Human exposure to indoor air pollutants in sleep microenvironments: A literature review
We spend approximately one-third of our lives sleeping, yet little is known as to how human exposure to indoor air pollutants during sleep impacts human health and sleep quality. This paper provides a literature review of the current state-of-knowledge pertaining to human inhalation and dermal exposures while sleeping. An analysis of the duration of sleep exposure periods is provided, demonstrating that the sleep microenvironment is the predominant indoor space where humanity spends most of its time. Mattress dust is found to contain a diverse spectrum of biological particles and particle-bound chemical contaminants and their concentrations in dust can span many orders of magnitude among bed samples. These dust particles can become airborne through particle resuspension associated with body movements in bed. Mattress foam and covers, pillows, and bed frames can emit a variety of volatile and semi-volatile organic compounds, including phthalate plasticizers and organophosphate flame retardants, and emission rates can increase due to localized elevations in surface temperature and moisture near the bed due to close contact with the human body. This literature review demonstrates that human exposures to mattress-released pollutants can be amplified due to the source-proximity effect inherent to the sleep microenvironment, where the human body and breathing zone are in close and intimate contact with potential pollutant sources for prolonged periods. Given the findings of this review, human exposures to indoor air pollutants in the sleep microenvironment should receive more attention and future research is needed to fully understand how sleep exposures affect human health and sleep quality.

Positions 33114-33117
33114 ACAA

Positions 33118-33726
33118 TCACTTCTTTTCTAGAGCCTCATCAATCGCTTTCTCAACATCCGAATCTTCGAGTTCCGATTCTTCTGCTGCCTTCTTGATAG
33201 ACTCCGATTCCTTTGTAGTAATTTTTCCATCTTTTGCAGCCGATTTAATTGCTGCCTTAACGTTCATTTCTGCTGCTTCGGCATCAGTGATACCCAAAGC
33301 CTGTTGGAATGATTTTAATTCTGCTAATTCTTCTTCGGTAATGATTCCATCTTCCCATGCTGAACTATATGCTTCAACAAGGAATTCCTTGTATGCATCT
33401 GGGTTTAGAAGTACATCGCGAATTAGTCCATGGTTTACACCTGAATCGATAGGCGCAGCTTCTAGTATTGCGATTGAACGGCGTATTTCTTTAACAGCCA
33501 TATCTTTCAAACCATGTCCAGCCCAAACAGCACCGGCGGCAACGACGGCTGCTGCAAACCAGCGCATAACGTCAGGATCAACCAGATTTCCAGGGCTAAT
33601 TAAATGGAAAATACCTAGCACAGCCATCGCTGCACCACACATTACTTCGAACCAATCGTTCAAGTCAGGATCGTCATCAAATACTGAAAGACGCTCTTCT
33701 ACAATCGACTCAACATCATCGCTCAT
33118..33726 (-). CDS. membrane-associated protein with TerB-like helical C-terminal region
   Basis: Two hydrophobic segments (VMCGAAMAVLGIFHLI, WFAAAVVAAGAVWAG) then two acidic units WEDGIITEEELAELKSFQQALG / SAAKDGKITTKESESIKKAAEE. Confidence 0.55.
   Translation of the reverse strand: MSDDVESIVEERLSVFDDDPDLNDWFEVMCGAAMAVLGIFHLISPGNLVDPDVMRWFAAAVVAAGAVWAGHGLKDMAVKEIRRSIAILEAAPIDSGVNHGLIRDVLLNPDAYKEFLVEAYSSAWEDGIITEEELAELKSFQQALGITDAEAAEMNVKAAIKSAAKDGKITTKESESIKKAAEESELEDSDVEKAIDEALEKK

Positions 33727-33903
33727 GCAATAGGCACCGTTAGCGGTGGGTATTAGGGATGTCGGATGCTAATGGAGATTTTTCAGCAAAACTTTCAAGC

» Author: Brandon E. Boor, Michal P. Spilak, Jelle Laverge, Atila Novoselac, Ying Xu
» Reference: Building and Environment, Volume 125
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This project has received funding from the European Union’s Horizon 2020 research and innovation program under grant agreement N° 690103